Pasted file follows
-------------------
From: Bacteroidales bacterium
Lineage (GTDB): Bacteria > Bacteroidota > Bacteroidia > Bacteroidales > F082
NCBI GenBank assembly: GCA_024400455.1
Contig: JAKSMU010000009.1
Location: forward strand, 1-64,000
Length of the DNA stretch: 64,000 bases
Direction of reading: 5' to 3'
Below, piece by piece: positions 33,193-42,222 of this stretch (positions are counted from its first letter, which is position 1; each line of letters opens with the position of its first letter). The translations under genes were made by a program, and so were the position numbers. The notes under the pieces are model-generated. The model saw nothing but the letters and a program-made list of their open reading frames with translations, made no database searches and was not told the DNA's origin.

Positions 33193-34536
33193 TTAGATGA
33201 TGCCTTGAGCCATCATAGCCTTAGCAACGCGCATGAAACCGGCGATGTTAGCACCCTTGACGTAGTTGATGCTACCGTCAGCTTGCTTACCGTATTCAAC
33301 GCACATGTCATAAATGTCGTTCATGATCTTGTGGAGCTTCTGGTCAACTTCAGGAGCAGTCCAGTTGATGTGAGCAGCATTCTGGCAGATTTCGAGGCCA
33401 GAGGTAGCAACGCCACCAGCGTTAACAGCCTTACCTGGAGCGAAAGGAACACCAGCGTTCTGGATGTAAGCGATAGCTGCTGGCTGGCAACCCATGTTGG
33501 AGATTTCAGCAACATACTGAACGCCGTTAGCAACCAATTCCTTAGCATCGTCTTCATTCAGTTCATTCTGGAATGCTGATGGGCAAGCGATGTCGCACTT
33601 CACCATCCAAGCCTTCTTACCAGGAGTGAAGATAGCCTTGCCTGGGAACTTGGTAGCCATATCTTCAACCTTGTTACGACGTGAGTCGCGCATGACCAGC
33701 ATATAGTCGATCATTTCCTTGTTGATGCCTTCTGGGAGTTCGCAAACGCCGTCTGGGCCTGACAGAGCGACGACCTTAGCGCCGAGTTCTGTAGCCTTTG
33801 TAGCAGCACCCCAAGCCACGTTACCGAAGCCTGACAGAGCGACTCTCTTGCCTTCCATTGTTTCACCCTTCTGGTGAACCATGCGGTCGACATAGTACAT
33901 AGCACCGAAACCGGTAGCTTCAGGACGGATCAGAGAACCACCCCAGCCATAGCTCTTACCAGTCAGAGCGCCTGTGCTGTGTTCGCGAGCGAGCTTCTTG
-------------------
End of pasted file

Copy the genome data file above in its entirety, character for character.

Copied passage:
From: Bacteroidales bacterium
Lineage (GTDB): Bacteria > Bacteroidota > Bacteroidia > Bacteroidales > F082
NCBI GenBank assembly: GCA_024400455.1
Contig: JAKSMU010000009.1
Location: forward strand, 1-64,000
Length of the DNA stretch: 64,000 bases
Direction of reading: 5' to 3'
Below, piece by piece: positions 33,193-42,222 of this stretch (positions are counted from its first letter, which is position 1; each line of letters opens with the position of its first letter). The translations under genes were made by a program, and so were the position numbers. The notes under the pieces are model-generated. The model saw nothing but the letters and a program-made list of their open reading frames with translations, made no database searches and was not told the DNA's origin.

Positions 33193-34536
33193 TTAGATGA
33201 TGCCTTGAGCCATCATAGCCTTAGCAACGCGCATGAAACCGGCGATGTTAGCACCCTTGACGTAGTTGATGCTACCGTCAGCTTGCTTACCGTATTCAAC
33301 GCACATGTCATAAATGTCGTTCATGATCTTGTGGAGCTTCTGGTCAACTTCAGGAGCAGTCCAGTTGATGTGAGCAGCATTCTGGCAGATTTCGAGGCCA
33401 GAGGTAGCAACGCCACCAGCGTTAACAGCCTTACCTGGAGCGAAAGGAACACCAGCGTTCTGGATGTAAGCGATAGCTGCTGGCTGGCAACCCATGTTGG
33501 AGATTTCAGCAACATACTGAACGCCGTTAGCAACCAATTCCTTAGCATCGTCTTCATTCAGTTCATTCTGGAATGCTGATGGGCAAGCGATGTCGCACTT
33601 CACCATCCAAGCCTTCTTACCAGGAGTGAAGATAGCCTTGCCTGGGAACTTGGTAGCCATATCTTCAACCTTGTTACGACGTGAGTCGCGCATGACCAGC
33701 ATATAGTCGATCATTTCCTTGTTGATGCCTTCTGGGAGTTCGCAAACGCCGTCTGGGCCTGACAGAGCGACGACCTTAGCGCCGAGTTCTGTAGCCTTTG
33801 TAGCAGCACCCCAAGCCACGTTACCGAAGCCTGACAGAGCGACTCTCTTGCCTTCCATTGTTTCACCCTTCTGGTGAACCATGCGGTCGACATAGTACAT
33901 AGCACCGAAACCGGTAGCTTCAGGACGGATCAGAGAACCACCCCAGCCATAGCTCTTACCAGTCAGAGCGCCTGTGCTGTGTTCGCGAGCGAGCTTCTTG